The state of Maharashtra is the second in India to confer official minority status on the Jewish community. This will help preserve the community's legacy and protect its synagogues and property. Sifra Lentin reports for F. India in the second of a two-part series :
Mumbai's oldest Bene Israel synagogue (photo Jamshed Lentin)
For generations of Indian school students, especially those from the
ICSE stream, Indian English poet, Nissim Ezekiel’s poem ‘Night of the
Scorpion’ will always be fondly remembered. Not only is the poem simply
written but its multiple themes of good versus evil, superstition versus
rationality, and love conquers all ( “My mother only said/Thank God the scorpion picked on me/And spared my children”) were not just easy to learn but easy to score marks on.
What escapes most readers though is the vivid imagery of village life that Ezekiel conjures (“I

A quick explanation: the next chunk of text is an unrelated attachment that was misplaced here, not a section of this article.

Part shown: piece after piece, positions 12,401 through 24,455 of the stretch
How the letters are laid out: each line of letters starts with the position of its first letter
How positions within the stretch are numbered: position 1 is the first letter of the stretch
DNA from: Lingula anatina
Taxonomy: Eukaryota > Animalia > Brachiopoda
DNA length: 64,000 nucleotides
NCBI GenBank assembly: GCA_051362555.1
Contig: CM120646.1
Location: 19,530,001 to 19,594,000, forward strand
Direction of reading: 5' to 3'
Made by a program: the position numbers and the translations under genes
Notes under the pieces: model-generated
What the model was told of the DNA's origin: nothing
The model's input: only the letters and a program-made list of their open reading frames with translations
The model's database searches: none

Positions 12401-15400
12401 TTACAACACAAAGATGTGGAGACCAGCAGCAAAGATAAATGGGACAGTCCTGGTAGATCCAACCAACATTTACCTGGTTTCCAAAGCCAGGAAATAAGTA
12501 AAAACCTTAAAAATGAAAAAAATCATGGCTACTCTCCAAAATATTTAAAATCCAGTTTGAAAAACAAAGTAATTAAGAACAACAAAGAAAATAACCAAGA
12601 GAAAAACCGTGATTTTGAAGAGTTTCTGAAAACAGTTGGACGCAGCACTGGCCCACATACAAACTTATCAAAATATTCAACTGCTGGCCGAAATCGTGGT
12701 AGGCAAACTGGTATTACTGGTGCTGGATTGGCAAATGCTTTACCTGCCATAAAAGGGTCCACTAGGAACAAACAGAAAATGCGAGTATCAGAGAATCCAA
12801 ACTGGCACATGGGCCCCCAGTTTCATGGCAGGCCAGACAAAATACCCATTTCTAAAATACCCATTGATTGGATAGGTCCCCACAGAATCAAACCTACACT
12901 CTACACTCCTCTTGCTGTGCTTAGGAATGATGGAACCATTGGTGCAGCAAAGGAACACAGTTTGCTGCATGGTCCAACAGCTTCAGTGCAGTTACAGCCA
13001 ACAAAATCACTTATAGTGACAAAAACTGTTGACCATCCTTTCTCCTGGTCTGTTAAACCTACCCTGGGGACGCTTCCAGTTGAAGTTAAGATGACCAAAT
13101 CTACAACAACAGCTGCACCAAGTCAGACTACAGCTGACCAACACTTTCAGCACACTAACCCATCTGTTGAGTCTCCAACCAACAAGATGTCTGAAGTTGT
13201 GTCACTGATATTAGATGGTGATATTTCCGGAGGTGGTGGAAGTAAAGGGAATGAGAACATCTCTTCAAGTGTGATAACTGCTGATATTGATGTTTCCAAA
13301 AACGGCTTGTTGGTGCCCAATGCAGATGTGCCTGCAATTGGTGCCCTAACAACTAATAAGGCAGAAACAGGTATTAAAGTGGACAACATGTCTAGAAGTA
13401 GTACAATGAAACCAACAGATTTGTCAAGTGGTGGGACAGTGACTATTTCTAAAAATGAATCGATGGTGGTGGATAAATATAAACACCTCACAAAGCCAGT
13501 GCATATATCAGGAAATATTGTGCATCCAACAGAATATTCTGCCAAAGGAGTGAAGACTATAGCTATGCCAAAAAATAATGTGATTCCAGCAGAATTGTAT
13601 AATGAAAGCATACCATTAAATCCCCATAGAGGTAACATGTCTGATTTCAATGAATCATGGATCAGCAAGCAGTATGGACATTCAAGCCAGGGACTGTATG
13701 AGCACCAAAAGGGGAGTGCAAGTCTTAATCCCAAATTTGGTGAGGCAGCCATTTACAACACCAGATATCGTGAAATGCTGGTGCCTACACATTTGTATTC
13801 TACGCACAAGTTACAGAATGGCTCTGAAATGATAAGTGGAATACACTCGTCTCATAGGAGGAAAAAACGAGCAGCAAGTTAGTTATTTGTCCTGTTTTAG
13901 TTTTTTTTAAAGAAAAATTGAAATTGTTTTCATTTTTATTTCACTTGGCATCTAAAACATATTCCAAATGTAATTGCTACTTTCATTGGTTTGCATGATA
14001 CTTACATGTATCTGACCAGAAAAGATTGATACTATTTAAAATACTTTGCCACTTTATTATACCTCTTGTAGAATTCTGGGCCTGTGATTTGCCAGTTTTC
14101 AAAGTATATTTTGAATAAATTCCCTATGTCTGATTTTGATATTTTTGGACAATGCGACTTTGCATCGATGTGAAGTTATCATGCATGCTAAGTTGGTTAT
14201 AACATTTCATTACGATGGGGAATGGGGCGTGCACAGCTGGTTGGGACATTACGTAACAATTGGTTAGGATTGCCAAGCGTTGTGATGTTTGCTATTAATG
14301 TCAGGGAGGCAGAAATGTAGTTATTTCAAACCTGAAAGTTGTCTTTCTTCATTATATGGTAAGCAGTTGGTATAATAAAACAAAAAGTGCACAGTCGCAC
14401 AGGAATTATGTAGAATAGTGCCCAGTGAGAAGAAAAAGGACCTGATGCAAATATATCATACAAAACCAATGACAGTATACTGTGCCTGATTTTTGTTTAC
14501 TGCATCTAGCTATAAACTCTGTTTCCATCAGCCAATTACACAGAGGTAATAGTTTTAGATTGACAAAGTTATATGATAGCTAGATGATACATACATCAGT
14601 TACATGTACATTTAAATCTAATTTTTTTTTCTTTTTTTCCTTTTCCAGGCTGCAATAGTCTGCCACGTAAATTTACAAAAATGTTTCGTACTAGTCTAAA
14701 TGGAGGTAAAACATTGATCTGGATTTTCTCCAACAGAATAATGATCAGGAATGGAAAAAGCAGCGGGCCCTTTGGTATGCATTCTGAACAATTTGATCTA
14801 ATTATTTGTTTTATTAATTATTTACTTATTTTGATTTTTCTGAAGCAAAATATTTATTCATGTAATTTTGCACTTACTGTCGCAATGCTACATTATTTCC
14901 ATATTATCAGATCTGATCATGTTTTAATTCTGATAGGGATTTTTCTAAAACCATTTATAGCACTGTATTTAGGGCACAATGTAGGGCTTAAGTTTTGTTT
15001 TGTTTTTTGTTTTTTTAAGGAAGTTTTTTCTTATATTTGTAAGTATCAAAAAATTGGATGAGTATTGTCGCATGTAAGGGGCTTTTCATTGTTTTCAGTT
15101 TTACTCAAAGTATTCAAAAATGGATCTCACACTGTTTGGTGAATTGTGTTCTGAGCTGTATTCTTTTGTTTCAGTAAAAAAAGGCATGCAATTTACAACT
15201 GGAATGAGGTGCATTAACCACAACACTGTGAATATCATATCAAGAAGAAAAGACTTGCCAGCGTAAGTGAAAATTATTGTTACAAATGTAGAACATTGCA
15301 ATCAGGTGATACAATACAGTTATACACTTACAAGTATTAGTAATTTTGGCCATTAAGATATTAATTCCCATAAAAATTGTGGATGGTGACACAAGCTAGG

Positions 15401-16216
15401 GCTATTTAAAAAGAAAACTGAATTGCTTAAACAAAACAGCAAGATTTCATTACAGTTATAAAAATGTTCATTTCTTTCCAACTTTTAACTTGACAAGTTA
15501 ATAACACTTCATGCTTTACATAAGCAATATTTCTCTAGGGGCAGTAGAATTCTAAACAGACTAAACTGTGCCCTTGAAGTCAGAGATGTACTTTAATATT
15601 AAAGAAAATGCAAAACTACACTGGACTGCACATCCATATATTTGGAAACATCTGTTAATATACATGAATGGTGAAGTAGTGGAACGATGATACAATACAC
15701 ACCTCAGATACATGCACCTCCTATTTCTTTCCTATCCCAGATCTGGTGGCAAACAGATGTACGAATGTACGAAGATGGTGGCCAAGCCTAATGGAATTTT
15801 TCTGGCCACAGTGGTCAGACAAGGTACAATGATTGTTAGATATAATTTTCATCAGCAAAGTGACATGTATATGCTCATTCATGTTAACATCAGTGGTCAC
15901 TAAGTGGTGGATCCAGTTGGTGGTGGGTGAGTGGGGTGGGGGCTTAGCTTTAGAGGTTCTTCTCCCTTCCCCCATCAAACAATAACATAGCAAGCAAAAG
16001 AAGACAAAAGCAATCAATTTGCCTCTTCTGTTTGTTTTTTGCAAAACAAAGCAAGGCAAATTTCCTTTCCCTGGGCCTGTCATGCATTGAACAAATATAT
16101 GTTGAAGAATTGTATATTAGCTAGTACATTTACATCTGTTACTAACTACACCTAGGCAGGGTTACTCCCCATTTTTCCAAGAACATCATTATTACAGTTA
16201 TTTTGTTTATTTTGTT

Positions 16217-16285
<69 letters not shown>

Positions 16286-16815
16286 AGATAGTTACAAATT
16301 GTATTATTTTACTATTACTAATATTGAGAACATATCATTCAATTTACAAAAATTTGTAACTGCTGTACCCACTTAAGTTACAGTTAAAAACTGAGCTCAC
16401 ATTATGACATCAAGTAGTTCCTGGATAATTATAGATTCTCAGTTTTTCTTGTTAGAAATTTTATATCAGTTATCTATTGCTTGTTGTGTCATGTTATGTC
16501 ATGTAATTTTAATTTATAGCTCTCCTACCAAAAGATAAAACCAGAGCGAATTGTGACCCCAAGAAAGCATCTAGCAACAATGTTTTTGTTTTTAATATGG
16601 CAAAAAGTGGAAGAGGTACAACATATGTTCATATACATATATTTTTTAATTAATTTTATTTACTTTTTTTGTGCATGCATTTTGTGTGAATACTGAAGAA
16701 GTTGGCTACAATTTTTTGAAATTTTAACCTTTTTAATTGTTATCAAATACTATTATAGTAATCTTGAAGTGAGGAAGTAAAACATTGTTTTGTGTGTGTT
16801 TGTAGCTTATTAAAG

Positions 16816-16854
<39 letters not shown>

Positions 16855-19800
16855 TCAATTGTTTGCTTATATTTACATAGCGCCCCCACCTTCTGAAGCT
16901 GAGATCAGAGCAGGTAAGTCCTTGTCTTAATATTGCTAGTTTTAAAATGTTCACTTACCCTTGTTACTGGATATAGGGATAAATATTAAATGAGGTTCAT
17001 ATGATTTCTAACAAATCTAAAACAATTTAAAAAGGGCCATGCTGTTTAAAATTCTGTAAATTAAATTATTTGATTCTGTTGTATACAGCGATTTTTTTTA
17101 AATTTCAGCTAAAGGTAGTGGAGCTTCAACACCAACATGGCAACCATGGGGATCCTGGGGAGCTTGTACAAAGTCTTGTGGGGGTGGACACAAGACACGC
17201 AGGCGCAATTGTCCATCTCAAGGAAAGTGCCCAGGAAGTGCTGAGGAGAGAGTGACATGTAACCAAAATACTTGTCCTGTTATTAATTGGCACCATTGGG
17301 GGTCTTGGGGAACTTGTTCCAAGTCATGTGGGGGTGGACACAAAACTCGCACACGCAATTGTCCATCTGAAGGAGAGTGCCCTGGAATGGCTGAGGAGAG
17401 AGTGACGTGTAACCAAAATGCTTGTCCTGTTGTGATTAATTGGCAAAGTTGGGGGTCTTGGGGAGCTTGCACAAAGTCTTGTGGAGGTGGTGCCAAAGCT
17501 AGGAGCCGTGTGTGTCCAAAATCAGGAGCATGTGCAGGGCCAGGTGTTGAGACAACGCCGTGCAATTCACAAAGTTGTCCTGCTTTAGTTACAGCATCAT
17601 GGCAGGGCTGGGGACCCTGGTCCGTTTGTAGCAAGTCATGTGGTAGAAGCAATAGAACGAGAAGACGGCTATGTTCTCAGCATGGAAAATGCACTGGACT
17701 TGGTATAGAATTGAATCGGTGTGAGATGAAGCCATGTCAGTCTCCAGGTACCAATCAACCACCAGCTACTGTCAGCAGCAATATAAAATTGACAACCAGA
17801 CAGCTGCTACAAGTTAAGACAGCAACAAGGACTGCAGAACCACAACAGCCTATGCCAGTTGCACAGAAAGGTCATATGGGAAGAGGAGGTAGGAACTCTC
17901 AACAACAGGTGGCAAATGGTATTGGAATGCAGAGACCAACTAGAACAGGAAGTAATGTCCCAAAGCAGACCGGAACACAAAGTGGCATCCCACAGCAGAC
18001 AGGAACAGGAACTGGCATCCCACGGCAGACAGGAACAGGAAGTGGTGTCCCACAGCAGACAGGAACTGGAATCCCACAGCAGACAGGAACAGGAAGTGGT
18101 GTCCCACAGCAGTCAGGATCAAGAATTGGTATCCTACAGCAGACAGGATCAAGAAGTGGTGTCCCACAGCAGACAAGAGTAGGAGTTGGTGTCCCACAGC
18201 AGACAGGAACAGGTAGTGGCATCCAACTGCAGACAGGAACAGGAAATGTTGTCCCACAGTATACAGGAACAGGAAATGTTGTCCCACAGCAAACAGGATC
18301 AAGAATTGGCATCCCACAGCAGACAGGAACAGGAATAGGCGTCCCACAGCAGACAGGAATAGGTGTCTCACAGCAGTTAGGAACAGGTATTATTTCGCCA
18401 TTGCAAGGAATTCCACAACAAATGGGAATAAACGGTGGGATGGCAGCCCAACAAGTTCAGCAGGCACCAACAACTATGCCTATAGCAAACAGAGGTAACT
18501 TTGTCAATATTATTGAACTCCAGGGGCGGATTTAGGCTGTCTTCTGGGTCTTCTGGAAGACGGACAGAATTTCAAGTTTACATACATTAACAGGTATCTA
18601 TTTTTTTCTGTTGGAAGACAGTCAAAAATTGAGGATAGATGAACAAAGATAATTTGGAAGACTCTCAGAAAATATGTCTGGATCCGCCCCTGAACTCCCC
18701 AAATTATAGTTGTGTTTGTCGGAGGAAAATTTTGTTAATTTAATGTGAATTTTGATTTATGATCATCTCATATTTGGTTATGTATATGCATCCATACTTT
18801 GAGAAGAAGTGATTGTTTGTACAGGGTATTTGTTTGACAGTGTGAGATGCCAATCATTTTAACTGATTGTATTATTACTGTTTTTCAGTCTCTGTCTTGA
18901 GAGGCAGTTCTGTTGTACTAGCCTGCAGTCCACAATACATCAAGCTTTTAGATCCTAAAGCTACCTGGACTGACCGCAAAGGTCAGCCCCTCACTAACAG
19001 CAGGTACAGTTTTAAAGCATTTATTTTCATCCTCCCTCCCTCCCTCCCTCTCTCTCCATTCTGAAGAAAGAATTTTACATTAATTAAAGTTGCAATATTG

remember the night my mother/ was stung by a scorpion. Ten hours/of
steady rain had driven him to crawl/beneath a sack of rice.”), drawn from Ezekiel’s childhood memories and his community’s roots in the villages of the Konkan coast.
Ezekiel (b. 1924-d. 2004) belonged to the largest Indian Jewish
community on the subcontinent – the Bene Israel (children of Israel) –
who are better known in the villages of Raigad district (which includes
the north Konkan coast) as shanwar tellis or Saturday
oil-pressers. This is a reference to this community’s traditional
village occupation as oil pressers who abstained from work on Saturday –
the Jewish sabbath.
The Bene Israel Jews of Maharashtra (part of
erstwhile Bombay State) will be the major beneficiaries of the
Maharashtra state government’s announcement last week notifying Indian
Jews as a minority community. Although community numbers have dropped
from their peak in the 1951 census (Bombay state 20,135 versus all India
26, 512) to the last census (2011) figures of 2466 (Maharashtra state)
versus 4650 all India, the fact remains that Maharashtra is still home
to 53 percent of Indian Jews today.
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